APRIL FOOL–and it’s Poetry Month, once more

APRIL FOOL

 

The trickster dances

through the opened fields,

scattering ticks. Maybe

 

later, snow. Lately,

they’ve been playing

with a germ, teaching

 

us that we need

soap and friends

and fewer things

 

than we thought.

That we can bake

and ponder. That

 

the world is very

small.

Words: Play of Passing Shadows

warp

sidewalk

twisted

cave

 

PLAY OF PASSING SHADOWS

Seventy years and more in this cave

learning to weave. Firelight flickers

shapes on the walls, twisted shadows

of things unimaginable passing

on the sidewalk wound around

out under the sun, or so I’ve heard.

What is the sun but a bigger fire?

All I know is here: shuttle, warp.

The threads are given, the pattern mine.

PRESENTATION

 

PRESENTATION

 

They killed the little doves

and poured their blood on the altar.

She’d taken the ritual bath

after her bleeding stopped,

but she was still sore.

Her breasts leaked

when the baby cried. 

The strange old man

came out of the shadows 

and put the seal on what

she already knew, 

what every mother knows:

This was only the beginning.

SWAN LAKE

SWAN LAKE

 

I was washing the supper dishes,

and on the radio came “Swan Lake.” 

Since I don’t dance, I conducted. 

As I waved my dishcloth in time,

it dawned on me like slow winter sunrise

that Pyotr was himself a swan

trapped by his times in the form 

of a bearded man. 

                                 If he lived today

he could dance in feathers and white satin, 

caught and steadied by a beautiful prince.

No sorcerer would do him harm.

He would be full of grace and celebration.

And at the end, he would ascend 

above the Lake, and shine. 

HUNTER

HUNTER

 

 

Life has given me a yellow dog

who noses the ground.

Shall we go hunting? I ask her, 

and she laughs.

 

She eagers her way down the drive,

shows me where deer trailed 

into the woods, where rabbits

skittered into brambles. 

 

She raises her head

to catch something in the air—

a whiff of owl? A drift of horse 

from the neighbor’s barn?

Fox, fisher, coyote, stray cat? 

There is so much out there

to track and find.

 

Hunter ascends at dawn, 

her crescent no longer

the crown of youth but

the mark of crone. 

 

She glows in the cold sky

above the house where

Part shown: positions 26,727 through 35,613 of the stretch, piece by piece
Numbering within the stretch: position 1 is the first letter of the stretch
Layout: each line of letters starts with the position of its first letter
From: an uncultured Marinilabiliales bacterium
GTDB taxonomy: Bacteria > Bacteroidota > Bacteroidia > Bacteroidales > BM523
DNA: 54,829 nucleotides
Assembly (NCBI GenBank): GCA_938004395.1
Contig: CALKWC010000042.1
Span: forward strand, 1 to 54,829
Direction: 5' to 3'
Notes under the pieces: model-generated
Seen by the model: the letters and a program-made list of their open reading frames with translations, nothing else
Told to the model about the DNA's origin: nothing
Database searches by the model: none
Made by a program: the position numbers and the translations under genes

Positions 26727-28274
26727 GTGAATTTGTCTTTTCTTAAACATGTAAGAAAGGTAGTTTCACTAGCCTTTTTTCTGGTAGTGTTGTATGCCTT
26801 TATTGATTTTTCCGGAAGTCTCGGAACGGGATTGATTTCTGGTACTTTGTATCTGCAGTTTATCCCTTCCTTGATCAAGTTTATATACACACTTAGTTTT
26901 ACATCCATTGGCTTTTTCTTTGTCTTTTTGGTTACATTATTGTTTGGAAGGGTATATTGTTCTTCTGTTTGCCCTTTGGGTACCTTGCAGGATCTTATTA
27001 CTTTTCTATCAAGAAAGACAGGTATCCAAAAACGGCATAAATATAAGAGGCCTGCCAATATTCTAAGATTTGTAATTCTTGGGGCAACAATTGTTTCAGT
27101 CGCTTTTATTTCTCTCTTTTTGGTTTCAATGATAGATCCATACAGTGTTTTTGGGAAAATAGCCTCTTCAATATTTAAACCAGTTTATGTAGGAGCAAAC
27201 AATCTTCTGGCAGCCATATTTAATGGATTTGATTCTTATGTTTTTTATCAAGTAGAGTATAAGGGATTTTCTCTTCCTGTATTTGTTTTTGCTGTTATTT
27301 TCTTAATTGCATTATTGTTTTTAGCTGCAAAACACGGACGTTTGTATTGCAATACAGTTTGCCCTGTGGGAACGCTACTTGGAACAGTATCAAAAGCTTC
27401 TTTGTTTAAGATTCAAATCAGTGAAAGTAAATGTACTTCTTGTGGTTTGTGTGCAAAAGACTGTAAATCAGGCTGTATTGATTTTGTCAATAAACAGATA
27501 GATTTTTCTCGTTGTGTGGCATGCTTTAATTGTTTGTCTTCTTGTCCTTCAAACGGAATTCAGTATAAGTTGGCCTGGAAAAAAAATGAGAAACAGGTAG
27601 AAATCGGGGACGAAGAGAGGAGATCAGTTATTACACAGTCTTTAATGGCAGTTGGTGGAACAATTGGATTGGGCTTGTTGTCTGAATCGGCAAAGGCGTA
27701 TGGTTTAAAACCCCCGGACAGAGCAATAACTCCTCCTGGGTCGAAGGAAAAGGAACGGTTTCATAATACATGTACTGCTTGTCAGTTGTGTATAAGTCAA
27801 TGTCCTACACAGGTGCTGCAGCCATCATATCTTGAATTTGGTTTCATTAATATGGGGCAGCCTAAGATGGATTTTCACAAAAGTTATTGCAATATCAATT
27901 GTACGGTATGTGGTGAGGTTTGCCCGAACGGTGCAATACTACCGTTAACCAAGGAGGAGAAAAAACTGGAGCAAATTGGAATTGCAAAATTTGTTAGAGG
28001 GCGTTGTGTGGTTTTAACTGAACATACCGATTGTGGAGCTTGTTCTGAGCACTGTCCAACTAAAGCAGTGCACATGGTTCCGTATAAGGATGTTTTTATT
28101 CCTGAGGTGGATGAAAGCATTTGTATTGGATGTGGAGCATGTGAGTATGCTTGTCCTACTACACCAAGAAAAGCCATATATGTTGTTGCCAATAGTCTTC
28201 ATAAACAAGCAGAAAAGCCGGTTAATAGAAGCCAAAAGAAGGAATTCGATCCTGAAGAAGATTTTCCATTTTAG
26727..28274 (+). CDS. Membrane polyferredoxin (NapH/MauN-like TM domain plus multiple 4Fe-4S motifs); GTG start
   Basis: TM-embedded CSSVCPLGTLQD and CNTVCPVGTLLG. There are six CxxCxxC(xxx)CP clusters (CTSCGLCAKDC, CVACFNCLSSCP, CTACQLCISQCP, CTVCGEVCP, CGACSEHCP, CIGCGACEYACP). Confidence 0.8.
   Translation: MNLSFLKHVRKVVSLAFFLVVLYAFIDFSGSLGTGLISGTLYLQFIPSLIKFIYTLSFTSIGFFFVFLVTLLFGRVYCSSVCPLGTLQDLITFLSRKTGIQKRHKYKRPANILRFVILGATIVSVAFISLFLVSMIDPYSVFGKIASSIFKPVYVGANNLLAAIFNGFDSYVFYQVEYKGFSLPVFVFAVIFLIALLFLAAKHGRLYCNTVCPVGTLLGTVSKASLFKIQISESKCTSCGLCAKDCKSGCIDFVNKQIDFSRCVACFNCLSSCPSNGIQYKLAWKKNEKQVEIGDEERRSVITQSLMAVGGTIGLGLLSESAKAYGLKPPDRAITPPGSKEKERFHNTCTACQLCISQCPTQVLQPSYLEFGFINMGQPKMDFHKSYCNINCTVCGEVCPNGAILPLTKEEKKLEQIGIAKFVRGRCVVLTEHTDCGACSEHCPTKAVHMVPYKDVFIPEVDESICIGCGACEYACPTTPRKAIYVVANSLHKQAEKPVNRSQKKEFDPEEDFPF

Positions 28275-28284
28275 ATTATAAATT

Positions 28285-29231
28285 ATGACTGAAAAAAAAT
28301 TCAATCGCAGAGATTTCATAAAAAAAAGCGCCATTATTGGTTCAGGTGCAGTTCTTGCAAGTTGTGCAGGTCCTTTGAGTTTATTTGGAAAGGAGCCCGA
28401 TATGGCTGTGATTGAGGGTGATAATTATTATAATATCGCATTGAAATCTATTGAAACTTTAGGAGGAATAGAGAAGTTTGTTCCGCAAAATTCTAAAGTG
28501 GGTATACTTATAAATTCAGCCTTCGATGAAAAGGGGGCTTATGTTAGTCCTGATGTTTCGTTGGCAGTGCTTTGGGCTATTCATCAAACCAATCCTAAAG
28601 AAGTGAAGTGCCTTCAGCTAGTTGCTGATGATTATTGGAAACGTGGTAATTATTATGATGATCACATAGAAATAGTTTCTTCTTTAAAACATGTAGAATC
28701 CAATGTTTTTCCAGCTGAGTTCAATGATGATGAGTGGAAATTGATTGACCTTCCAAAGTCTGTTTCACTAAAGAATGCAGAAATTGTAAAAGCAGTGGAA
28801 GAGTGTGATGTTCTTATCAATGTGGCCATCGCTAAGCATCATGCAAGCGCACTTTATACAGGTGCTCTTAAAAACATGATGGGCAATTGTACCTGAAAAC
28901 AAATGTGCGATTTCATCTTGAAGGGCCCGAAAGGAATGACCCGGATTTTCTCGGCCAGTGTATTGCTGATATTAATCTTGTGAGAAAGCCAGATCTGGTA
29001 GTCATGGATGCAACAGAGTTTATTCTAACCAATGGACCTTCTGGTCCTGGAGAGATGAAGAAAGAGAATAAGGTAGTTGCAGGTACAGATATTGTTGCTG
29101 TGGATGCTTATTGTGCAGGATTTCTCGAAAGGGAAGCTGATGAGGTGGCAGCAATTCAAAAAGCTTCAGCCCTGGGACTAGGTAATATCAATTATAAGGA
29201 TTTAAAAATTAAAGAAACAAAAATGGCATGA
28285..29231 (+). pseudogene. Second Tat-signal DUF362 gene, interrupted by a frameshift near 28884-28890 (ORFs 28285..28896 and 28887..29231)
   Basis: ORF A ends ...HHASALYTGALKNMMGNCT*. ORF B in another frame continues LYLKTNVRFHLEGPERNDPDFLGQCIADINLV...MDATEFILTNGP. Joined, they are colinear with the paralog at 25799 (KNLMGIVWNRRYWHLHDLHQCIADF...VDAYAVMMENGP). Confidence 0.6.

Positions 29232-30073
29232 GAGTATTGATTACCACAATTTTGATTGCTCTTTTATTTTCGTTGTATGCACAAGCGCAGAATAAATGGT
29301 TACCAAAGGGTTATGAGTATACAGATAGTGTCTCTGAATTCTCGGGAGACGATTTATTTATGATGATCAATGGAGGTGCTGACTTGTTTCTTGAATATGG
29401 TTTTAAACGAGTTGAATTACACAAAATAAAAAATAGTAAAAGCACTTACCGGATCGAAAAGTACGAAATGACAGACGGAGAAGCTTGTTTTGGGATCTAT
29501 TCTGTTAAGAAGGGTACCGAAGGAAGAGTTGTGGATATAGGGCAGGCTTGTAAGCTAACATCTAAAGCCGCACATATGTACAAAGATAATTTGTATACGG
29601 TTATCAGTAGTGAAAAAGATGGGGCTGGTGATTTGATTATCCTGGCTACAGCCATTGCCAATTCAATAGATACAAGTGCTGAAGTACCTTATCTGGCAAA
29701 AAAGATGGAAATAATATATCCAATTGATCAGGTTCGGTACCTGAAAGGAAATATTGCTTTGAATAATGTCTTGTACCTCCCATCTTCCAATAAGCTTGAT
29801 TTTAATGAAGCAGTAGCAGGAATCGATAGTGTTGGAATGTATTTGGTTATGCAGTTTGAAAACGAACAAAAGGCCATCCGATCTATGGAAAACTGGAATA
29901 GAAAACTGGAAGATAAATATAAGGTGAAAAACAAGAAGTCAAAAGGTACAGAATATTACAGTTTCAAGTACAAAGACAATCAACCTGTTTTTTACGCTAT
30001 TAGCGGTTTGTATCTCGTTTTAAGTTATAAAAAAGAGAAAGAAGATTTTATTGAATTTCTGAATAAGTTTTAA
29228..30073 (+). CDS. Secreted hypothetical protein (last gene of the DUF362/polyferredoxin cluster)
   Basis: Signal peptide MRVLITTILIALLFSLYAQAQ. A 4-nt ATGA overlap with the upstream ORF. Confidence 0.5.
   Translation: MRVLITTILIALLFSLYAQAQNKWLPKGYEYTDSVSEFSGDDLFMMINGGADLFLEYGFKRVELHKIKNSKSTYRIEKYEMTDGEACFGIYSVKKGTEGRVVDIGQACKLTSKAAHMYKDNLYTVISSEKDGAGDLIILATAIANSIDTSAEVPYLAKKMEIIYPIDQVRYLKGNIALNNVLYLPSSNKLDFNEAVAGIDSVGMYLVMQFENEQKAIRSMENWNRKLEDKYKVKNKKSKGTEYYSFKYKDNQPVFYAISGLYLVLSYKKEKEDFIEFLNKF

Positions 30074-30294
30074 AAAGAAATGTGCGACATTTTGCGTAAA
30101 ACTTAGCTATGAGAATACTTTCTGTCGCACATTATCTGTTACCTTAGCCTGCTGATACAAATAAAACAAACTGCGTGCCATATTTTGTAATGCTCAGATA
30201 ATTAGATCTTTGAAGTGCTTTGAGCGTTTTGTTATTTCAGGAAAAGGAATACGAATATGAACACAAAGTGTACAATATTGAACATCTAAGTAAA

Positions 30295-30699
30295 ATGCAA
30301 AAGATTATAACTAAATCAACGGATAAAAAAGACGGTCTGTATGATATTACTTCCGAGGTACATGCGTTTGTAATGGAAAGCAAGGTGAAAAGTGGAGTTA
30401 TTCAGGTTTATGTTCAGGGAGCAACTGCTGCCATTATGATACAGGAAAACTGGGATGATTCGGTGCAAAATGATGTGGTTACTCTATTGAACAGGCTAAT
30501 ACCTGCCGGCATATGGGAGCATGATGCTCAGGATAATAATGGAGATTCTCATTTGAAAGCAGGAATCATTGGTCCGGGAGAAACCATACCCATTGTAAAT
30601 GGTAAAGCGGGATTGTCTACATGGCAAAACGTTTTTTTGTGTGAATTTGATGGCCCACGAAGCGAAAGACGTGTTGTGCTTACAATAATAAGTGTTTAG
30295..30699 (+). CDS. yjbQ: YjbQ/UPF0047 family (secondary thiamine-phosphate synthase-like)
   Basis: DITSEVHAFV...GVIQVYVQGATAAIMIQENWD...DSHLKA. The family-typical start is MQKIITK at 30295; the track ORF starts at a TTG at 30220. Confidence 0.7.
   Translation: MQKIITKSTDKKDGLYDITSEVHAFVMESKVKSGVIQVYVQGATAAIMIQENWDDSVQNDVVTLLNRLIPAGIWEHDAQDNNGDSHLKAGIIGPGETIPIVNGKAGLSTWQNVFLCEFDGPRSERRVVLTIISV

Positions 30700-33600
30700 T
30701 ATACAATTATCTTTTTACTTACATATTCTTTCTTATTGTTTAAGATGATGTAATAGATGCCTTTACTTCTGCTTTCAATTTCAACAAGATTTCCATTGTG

my husband still sleeps.

Her light is enough to see by,

and what shall I see?

There is so much out here

to track and find.

CORNER OF YOUR EYE

CORNER OF YOUR EYE

 

Does anyone believe in magic now,  

meaning—magic? The wonders of science,

sure. Coincidence, synchronicity,

but magic? Pixie dust? Fairies tickle

your ankles? Elves steal your children?    Ointment

so you can fly? I want belief. Because

when the unexpected. They want us to

believe we cause everything. It’s what we

eat. And we don’t walk ten thousand steps. But

sometimes it’s just chance. Or something else. You

turn and skip and drop your grandmother’s vase;

your dead dad’s iron keys fall out of your

pocket. You step outside as the shooting

star passes overhead while the owl is

singing. The white deer crosses your path. Out 

of the corner of your eye you see a

flicker, and you hear, for a moment, an

echo of some forgotten god’s uncanny laugh. 

LABYRINTH

Red boards, white halls.

Posters and paint.

 

The inside of a piano. 

A washer full of light.

 

Two stairways

to one long corridor.

 

You do not have a clue.

You do not need one.

 

If you are lost, cry out,

no doubt someone

 

will hear you.

You will always be found.

 

What you do 

is up to you.

 

At the center—

no minotaur—

 

a glass door. Behind it,

earnest, commanding

 

fairies are waiting.

What did you expect?

 

Their Queen,

at first glance seems

 

innocent, unwinged.

Little do you know. 

 

Her throne a desk.

Her wand a pen.

 

Enter at your peril. 

Are you ready

 

to love the edges?

To practice not-doing?

 

Are you ready

to change your life?